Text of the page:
The evidence suggested that while some patients benefit from using the NHS App, over-reliance on the app could exacerbate health inequalities unless support and non-digital solutions are put in place for those who cannot or choose not to use it.
4/ Poor digital maturity in social care
Another issue that was highlighted by the report was poor digital maturity in social care. Whilst local authority social care authorities have had a requirement to have electronic social care since the end of 2004, recent work to enable electronic records amongst social care providers is still a work in progress.
Social care services are frequently overlooked in the Government’s commitments to digitalise, resulting in them being poorly integrated with the wider health system. This causes problems when patients move between health and social care settings, and within the social care sector for staff who move between providers – as they need to learn a new system every time.
5/ Workforce shortages
Lastly, the report refers to the national shortage of staff, both in numbers but mainly with the relevant technical skills, to deliver digital services and to benefit patients and people in receipt of social care.
Although digital technologies are being procured, there are often not enough staff with the skills to use them. Staff shortages coupled with increased demand also means that staff don’t always have the capacity to undertake training on how to use digital systems and technology effectively. This highlights the need to produce an effective workforce strategy to train, recruit and retain digitally competent staff.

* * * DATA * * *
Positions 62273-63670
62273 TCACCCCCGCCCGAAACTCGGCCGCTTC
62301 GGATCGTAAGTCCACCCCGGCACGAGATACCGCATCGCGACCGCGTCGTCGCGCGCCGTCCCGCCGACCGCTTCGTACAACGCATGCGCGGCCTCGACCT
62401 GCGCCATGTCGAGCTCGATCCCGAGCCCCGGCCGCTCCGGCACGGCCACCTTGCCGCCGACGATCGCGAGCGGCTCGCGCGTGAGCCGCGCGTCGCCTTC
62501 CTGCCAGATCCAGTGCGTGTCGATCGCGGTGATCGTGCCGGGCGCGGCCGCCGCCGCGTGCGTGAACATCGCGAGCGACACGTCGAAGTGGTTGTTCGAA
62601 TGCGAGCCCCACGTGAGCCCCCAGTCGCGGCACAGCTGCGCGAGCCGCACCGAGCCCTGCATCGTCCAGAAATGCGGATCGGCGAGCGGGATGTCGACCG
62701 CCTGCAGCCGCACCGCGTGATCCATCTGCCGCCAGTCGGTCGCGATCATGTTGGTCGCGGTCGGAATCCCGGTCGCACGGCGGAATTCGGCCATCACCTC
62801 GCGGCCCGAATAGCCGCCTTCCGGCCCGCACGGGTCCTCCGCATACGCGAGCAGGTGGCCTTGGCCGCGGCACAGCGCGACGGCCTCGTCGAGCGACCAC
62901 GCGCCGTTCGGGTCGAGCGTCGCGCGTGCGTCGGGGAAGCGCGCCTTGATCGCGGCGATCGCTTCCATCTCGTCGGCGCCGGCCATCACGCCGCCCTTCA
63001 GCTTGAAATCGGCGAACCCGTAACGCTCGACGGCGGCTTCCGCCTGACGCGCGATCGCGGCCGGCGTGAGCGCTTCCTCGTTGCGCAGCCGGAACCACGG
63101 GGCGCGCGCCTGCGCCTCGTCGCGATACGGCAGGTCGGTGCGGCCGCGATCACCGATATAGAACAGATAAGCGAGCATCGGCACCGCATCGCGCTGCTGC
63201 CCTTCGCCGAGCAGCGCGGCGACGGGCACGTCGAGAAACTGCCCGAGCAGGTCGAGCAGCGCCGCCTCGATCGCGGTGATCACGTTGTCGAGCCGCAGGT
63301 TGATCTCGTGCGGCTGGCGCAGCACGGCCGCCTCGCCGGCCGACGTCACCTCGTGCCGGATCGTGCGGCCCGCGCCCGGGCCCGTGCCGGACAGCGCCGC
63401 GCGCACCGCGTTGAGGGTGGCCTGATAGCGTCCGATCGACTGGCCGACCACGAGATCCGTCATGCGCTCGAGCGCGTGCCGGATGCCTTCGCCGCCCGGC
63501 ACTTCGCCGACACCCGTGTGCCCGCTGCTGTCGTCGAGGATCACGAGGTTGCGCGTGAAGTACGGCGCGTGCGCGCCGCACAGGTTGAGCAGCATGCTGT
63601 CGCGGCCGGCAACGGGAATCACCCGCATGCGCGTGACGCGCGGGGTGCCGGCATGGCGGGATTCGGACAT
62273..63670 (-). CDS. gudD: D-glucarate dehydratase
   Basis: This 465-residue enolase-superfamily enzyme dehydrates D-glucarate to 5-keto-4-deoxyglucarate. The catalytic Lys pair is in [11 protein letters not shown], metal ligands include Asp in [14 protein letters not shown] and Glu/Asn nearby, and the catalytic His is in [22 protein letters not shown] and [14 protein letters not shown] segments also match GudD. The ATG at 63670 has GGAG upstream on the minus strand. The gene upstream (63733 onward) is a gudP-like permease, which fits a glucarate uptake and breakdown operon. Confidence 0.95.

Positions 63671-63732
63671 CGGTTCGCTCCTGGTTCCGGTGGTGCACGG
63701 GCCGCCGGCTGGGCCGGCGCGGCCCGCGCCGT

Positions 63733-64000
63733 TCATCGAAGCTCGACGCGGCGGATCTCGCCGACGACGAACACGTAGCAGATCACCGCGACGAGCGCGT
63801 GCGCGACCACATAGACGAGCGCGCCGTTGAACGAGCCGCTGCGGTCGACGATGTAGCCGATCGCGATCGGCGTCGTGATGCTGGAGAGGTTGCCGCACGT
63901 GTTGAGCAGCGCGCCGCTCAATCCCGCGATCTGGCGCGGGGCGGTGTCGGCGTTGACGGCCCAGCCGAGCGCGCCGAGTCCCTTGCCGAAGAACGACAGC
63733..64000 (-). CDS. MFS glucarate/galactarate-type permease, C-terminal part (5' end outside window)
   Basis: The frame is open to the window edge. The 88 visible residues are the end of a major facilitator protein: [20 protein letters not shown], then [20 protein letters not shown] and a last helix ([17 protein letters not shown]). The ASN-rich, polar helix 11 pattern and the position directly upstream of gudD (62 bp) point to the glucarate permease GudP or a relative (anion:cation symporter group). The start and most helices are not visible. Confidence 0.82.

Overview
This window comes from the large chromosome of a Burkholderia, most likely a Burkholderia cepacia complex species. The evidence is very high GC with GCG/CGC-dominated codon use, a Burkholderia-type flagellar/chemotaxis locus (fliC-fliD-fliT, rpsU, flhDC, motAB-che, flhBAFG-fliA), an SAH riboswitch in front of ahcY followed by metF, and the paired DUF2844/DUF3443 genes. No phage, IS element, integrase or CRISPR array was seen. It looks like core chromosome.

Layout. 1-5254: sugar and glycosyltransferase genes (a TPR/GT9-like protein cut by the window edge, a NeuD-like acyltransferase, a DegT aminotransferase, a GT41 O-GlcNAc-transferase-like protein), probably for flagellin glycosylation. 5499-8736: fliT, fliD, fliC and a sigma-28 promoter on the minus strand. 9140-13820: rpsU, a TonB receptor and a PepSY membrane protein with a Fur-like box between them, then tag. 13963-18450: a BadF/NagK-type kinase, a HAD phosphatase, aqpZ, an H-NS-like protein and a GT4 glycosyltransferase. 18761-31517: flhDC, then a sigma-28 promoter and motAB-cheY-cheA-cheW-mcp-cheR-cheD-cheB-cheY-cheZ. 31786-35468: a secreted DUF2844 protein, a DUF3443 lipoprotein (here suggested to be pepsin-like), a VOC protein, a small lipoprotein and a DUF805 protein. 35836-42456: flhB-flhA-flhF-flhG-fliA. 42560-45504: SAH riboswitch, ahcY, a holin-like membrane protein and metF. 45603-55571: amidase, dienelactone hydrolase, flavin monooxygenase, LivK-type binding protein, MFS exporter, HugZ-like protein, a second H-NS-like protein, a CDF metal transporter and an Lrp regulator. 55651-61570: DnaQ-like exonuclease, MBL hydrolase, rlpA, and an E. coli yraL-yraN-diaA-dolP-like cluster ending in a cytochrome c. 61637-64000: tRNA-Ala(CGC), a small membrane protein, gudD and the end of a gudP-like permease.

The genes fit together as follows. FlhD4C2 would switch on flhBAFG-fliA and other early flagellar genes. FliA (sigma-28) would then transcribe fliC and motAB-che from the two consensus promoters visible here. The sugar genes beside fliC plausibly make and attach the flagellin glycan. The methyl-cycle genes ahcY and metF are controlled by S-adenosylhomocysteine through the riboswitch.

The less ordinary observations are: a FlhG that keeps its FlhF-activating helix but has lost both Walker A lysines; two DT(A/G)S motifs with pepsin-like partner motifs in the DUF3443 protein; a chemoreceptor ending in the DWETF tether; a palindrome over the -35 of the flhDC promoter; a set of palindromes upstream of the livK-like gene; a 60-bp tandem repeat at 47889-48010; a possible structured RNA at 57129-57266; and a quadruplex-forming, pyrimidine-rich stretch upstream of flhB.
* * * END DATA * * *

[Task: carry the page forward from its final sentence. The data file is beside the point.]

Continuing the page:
The overarching conclusion is that most key commitments have not been met or were not on track to be met. Evidence shows that progress towards national standards and frameworks is in fact happening, but is perhaps happening too slowly and too fragmented in nature.
However, positive steps have been taken in the digitalisation of the NHS and there is momentum to transform the way healthcare services are delivered. This review highlights the need to address resource allocation, health inequalities, governance and workforce issues; and, fundamentally, it calls to question integration, whole system thinking, and innovation.
The opportunities and efficiencies offered by digital transformation are crucial for the NHS. But it’s no secret that the reality of it is gradual and complex – one that asks for significant and consistent change. It requires not only an investment in digital technologies but also a commitment to support staff at every level with digital skills that allow them to leverage systems and tools to support new ways of delivering care.
Whilst progress against four of the nine commitments were rated inadequate and the other five were rated as requiring improvement, each remains vital to the Government’s aim to digitise the health and care system. Better care, better health, better value for money, and better workforce wellbeing? There’s definitely some room for improvement.